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Liberal Arts (M)

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The ViewAuckland Review

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Review byMatthew Turner28/04/2012

Four out of Five stars
Running time: 95 mins

Warm hearted and well written, this is a charming coming of middle-age comedy with terrific performances from Radnor and Olsen.

What's it all about?
Written and directed by Josh Radnor (best known over here for his lead role on TV's How I Met Your Mother), Liberal Arts stars Radnor as Jesse, a bookish, 35 year old college admissions advisor in New York, who jumps at the chance to return to his old university in Ohio when his former professor Peter (Richard Jenkins) invites him to give a speech at his retirement dinner. During the weekend, Jesse meets 19 year old theatre student Zibby (Elizabeth Olsen) - the daughter of two of Peter's friends – and the pair strike up a friendship, which ends with Zibby sending Jesse away with a CD of classical music and a promise to send her a hand-written letter.

After a lengthy exchange of letters, Zibby invites Jesse back to visit her again but Jesse worries about their age difference when she makes her romantic intentions clear. Meanwhile, he has various other college encounters with a zen-like slacker (Zac Efron), a depressed literature student (John Magaro) and his former English professor (Allison Janney).

The Good
Radnor makes a charming, likeable lead and he has strong chemistry with Olsen, Magaro and Jenkins. Olsen is equally good, keeping Zibby firmly away from Manic Pixie Dream Girl-style indie clichés, although she is slightly too mature for the part, to the point where a late-blooming plot revelation doesn't quite convince.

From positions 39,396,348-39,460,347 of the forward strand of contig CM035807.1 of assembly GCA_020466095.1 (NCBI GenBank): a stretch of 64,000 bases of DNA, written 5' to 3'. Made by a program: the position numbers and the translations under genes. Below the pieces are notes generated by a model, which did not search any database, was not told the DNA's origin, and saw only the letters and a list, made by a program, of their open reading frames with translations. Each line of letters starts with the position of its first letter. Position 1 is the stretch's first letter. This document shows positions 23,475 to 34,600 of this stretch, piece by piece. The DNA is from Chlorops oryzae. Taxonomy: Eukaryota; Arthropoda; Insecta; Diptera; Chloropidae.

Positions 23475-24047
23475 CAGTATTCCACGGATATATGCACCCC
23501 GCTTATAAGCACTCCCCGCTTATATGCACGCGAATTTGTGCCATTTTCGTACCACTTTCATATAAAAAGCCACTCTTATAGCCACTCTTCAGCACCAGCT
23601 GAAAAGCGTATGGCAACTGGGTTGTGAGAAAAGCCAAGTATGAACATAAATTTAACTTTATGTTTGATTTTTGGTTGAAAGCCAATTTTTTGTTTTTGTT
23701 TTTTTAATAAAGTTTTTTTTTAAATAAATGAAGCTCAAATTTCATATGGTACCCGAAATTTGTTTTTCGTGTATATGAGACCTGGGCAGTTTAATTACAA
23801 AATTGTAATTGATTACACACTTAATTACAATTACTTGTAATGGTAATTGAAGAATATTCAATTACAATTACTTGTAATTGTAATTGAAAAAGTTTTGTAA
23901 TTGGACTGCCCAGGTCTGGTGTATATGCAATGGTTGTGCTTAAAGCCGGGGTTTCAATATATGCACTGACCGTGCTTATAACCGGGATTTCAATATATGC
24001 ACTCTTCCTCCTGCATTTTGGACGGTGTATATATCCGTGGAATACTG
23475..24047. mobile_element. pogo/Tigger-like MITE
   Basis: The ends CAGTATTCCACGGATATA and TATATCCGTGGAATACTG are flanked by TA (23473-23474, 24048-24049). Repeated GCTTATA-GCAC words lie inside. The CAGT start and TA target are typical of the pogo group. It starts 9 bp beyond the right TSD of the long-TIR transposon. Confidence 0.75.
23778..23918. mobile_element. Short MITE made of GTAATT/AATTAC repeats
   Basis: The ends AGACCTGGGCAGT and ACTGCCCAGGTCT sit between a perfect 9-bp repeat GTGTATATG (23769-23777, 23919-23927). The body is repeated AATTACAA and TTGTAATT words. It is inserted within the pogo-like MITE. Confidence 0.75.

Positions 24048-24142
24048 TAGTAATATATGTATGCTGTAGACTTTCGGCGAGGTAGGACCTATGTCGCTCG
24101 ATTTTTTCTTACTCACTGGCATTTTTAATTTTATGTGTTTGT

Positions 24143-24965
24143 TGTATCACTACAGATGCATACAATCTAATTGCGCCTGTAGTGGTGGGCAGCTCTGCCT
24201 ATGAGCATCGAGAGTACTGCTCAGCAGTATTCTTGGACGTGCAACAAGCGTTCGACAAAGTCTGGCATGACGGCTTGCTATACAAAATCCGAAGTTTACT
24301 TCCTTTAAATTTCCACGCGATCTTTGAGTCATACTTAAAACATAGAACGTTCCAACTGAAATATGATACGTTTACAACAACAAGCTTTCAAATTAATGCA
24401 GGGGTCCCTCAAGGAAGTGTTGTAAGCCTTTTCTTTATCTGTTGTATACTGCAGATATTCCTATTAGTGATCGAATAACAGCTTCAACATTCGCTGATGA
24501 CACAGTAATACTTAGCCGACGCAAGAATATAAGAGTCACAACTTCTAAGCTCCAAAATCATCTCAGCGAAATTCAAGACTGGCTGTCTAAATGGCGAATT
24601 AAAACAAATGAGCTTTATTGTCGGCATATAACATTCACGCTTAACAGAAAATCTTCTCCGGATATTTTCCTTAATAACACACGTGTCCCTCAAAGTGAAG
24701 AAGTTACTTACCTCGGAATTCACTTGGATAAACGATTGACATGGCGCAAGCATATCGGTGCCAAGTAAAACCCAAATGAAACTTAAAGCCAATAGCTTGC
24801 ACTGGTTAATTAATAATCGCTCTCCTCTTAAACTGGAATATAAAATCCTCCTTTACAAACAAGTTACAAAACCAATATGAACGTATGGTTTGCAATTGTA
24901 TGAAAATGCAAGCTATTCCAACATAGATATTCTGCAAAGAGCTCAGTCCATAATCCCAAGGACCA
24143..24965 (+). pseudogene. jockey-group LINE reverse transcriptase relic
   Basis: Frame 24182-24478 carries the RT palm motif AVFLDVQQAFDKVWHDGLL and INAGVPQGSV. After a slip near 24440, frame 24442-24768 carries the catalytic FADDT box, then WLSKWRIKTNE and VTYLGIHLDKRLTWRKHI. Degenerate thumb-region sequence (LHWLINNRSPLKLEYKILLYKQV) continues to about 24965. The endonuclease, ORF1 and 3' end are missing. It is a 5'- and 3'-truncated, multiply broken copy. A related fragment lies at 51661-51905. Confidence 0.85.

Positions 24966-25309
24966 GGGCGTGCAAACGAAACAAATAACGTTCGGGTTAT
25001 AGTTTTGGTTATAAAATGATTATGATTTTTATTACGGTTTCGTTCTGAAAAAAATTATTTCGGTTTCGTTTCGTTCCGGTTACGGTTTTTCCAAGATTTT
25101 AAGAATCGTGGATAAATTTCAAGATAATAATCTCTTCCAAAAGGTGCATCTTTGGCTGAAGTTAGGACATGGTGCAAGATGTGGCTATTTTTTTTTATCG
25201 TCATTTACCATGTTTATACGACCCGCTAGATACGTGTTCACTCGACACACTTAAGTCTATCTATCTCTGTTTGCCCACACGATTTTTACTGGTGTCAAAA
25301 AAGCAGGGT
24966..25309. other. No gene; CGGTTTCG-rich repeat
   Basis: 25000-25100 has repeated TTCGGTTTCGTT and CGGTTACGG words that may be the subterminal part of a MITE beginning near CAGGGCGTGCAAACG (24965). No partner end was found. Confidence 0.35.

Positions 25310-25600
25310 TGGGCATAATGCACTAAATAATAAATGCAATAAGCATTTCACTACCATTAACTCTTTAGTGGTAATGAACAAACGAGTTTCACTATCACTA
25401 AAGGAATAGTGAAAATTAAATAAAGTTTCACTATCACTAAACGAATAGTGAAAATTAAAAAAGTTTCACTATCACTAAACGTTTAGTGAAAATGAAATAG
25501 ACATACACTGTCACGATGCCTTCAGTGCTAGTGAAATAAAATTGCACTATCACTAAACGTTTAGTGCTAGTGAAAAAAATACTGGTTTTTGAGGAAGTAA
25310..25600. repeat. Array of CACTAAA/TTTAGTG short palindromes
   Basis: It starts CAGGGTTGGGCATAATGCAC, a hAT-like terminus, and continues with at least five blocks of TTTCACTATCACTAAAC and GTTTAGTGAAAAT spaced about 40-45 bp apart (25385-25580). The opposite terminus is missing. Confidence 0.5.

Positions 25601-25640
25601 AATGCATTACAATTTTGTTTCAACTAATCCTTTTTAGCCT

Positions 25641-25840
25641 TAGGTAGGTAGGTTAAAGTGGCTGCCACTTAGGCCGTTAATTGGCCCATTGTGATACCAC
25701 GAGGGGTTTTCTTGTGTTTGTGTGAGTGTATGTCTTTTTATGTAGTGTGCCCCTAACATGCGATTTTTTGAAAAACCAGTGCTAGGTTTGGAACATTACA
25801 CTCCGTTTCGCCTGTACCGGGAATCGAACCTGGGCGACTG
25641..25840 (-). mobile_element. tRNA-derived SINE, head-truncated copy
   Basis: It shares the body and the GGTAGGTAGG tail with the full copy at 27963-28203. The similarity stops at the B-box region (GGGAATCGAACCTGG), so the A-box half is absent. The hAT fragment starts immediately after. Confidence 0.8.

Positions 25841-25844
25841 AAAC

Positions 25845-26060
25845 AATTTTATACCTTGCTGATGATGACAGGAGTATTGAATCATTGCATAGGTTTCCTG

There's also terrific support from Jenkins and particularly Janney, who's laugh-out loud funny as the lusty lit professor, though Efron is less convincing as funny hat-wearing hanger-on Nat and his scenes don't quite hit the right tone.

The Great
The warm hearted script has a nice line in misty-eyed nostalgia (while acknowledging that that's not necessarily a good thing) and convincingly portrays the excitement of connecting with somebody new while also exploring the coming-of-middle-age theme via Jenkins' character's imparted secret that “nobody ever feels like an adult.” Similarly, the dialogue is frequently funny and the letter sequences (which could have been excruciating) are nicely handled.

That said, there are a couple of moments that feel contrived and Radnor doesn't quite know when to end the film, with the last five minutes or so being essentially superfluous, though neither of those things really detract from the overall enjoyment.

Worth seeing?
Liberal Arts is an enjoyable, well-written comedy that marks Radnor out as a Woody Allen-style acting-writing-directing talent to watch. Recommended.

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Content updated: 21/10/2014 10:13
 

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